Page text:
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A BALANCED DIET

 

Healthy eating is essentially very easy.  You don’t need to count points, calories or grams, work out percentages or nutrient ratios.  You do however need to be organised, have plenty of the right types of foods readily available and plan in advance.  The most common problems we find with our clients is that during the day if they haven’t planned in advance and there is no other food source available then they will end up making poor food decisions through the need to eat rather than through choice. 

 

Basically speaking sweets, chocolate, crisps and other highly processed foods don’t have a roll to play in a typical healthy diet.  If you are trying to lose weight whilst still eating this type of food, you will become despondent very quickly.  For as well as giving you loads more energy, confidence, improving the condition of your hair and skin and helping digestion, wholesome foods also do one vital job.  They make you feel fuller for longer.

 

In a healthy, balanced diet I recommend you choose only one treat day a week to have a couple of the sort of foods you enjoy that aren’t particularly any good for you.

 

Alcohol should be a no no during the week but a few drinks on the weekend is fine.  Many people fall foul to the effects of calorie laden alcoholic drinks.  It is one of the most common ways to ingest more calories in to your diet than you need by drinking them.  Your body doesn’t have to break the calories down to use as energy as it does with foods and the slowing down of the metabolic rate through dehydration make this substance a real problem.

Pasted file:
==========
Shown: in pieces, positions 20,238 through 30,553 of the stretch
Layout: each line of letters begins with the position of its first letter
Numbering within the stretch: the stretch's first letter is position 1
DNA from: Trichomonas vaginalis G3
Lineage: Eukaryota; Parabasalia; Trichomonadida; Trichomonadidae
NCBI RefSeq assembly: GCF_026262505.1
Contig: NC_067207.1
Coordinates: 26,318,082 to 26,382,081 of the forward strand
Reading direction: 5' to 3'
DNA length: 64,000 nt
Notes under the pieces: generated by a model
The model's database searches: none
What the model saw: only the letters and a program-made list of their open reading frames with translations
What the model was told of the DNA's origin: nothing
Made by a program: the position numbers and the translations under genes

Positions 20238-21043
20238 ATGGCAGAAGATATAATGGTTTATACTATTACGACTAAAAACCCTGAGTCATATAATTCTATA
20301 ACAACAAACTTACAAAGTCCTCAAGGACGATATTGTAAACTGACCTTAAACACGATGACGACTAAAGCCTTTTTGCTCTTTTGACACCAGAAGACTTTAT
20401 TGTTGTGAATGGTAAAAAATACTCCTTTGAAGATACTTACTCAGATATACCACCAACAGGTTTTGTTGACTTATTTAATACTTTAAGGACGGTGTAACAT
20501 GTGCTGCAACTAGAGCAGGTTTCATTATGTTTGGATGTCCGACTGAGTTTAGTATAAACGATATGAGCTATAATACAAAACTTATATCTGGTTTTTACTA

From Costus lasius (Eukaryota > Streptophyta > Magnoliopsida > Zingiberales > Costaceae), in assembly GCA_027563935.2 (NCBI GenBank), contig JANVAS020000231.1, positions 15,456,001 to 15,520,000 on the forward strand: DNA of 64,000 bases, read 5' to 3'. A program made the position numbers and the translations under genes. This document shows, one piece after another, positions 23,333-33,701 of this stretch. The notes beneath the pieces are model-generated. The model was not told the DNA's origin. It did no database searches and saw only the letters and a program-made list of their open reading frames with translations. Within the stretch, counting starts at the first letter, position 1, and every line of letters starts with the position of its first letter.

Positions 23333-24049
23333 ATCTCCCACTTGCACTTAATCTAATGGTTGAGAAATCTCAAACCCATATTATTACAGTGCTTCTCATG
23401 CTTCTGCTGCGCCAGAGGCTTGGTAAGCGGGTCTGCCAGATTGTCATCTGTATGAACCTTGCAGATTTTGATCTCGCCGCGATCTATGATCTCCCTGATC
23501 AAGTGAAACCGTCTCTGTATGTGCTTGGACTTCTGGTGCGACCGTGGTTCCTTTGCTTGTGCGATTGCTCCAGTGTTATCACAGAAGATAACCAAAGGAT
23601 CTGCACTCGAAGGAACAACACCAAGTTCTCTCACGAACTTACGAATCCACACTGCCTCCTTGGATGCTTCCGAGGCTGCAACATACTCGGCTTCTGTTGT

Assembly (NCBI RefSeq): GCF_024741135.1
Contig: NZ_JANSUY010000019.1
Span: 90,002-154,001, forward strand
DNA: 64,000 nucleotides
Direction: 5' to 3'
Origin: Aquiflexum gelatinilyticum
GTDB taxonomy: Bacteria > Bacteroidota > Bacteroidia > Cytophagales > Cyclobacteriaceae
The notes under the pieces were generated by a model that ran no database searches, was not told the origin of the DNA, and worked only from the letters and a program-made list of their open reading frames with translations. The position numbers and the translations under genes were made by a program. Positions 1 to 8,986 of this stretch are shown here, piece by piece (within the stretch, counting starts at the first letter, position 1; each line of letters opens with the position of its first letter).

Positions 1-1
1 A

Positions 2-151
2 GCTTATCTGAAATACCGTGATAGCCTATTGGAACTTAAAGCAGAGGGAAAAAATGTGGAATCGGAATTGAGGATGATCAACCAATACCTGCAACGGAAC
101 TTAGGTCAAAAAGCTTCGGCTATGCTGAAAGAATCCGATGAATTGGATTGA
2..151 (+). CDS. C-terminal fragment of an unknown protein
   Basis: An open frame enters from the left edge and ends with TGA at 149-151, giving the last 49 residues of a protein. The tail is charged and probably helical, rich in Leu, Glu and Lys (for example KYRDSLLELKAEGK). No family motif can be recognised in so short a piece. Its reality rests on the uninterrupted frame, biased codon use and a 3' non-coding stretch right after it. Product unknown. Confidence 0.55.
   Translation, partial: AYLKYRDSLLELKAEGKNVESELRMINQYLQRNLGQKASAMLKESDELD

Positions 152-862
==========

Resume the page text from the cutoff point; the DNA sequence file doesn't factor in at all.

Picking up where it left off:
You should be drinking at least 2 litres of water every day.

 

To make things easy I have created 3 lists.  You should choose any food from each list, eat a protein with carbohydrate and a portion of vegetables.  The lists are as follows: -

 

STARCHY CARBOHYDRATES  PROTEINS           VEGETABLES  
Pasta  Lean White Meats           Green Leafy Vegetables
Brown Rice  Fish  Carrots
Baked or Boiled Potato    Shell Fish  Broccoli
Oats  Egg Whites  Tomatoes
Whole Wheat Bread  Cottage Cheese  Onions
Corn  Low Fat Yoghurt  Mushrooms
Butternut Squash  Very Lean Meats  Peppers
Barley or Cous Cous  Semi or Skimmed Milk  Celery
Low Fat/ Sugar Cereals    Aubergine
Sweet Potato    Cauliflower

 

An example meal might be brown rice, chicken (baked in foil) and steamed broccoli.

  • Try to do any roasting or frying using a spray oil to minimise use or olive oil in moderation. 
  • Avoid adding high fat/sugar sauces.
  • Stick to 3 structured meals a day and use as wide a variety of fruits and vegetables as possible as mid morning/afternoon snacks. 
  • Avoid any pastries, pies or puddings.

The key to changing your eating habits is to phase all these guidelines in slowly over a couple of months. 

 

Try to get the hang of maybe just drinking water in week 1.  Then in week 2 you might decide to cut out pies, pastries and puddings and so on.  Remember this is not a diet, not something you should plan on doing for only a short period of time, this is a life changing eating plan which will keep you healthy well in to old age.

 

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